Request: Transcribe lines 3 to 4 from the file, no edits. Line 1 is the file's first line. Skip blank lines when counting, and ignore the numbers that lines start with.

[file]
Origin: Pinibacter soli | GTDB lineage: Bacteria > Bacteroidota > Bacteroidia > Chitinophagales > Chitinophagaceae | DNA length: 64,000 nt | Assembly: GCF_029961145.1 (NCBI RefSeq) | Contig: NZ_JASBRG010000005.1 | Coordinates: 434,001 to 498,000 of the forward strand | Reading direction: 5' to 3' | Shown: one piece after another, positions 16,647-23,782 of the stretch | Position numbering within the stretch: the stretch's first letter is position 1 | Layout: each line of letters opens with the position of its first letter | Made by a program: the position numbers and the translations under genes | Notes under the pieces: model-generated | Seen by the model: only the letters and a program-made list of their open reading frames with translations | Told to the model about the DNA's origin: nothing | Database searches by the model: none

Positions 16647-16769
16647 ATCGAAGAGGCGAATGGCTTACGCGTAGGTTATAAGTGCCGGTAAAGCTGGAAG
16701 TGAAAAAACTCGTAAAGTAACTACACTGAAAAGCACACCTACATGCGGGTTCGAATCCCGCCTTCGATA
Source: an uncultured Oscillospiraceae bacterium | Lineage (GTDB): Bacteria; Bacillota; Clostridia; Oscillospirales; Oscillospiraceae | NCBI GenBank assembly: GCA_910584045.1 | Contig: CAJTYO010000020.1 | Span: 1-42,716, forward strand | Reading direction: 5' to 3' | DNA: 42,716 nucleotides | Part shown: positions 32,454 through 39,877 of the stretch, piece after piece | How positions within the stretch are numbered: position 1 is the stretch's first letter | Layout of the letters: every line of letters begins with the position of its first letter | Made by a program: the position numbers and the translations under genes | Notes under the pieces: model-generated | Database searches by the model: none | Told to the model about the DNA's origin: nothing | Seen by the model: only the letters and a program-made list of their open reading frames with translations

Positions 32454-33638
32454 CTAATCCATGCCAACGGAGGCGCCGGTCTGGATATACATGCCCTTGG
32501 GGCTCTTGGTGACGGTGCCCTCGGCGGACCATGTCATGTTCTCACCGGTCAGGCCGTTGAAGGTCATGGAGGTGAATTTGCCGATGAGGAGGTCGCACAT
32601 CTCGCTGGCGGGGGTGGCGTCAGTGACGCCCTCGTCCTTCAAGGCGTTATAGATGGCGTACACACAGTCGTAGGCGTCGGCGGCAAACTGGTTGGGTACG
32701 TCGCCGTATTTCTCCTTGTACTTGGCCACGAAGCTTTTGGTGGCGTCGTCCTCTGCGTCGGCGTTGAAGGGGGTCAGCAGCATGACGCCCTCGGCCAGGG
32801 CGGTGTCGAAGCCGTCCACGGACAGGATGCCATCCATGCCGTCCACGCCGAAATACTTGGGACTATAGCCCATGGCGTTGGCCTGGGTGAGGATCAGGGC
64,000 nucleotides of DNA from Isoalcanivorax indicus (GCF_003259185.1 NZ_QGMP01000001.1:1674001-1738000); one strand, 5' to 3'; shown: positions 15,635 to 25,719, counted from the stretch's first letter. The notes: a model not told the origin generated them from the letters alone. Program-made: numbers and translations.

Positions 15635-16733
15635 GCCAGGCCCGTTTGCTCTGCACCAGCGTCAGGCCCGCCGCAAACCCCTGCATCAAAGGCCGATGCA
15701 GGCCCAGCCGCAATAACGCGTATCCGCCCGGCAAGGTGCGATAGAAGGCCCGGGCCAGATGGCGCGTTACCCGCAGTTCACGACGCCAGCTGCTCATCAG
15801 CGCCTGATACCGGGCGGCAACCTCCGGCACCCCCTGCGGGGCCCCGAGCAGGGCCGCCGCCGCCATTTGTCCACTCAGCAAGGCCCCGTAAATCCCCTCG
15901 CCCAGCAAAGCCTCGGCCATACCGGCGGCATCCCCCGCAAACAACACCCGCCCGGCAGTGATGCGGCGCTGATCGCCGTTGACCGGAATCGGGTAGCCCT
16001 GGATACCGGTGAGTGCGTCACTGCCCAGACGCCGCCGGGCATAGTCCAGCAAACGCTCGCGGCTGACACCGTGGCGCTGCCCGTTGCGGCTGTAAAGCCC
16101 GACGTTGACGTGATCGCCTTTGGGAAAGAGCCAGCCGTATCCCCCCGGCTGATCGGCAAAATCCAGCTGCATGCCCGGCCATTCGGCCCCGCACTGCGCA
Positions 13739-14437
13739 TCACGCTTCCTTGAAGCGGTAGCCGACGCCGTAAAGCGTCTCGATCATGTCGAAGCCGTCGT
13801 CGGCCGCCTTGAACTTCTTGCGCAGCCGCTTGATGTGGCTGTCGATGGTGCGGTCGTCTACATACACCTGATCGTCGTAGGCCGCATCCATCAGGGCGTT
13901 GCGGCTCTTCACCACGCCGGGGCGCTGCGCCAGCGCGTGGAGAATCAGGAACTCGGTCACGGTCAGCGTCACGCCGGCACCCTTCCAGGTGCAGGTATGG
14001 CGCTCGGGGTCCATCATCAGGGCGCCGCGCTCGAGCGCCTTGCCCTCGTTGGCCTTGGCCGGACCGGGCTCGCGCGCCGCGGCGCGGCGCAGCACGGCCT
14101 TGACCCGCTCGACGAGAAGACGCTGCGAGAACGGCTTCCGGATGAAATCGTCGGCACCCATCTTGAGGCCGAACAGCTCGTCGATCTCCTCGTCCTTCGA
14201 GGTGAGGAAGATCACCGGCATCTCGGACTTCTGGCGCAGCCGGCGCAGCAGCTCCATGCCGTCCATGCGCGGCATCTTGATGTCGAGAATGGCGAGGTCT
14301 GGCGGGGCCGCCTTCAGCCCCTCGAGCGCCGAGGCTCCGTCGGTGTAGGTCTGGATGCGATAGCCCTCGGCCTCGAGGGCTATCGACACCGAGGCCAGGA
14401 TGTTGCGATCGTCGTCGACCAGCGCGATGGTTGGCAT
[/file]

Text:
16647 ATCGAAGAGGCGAATGGCTTACGCGTAGGTTATAAGTGCCGGTAAAGCTGGAAG
16701 TGAAAAAACTCGTAAAGTAACTACACTGAAAAGCACACCTACATGCGGGTTCGAATCCCGCCTTCGATA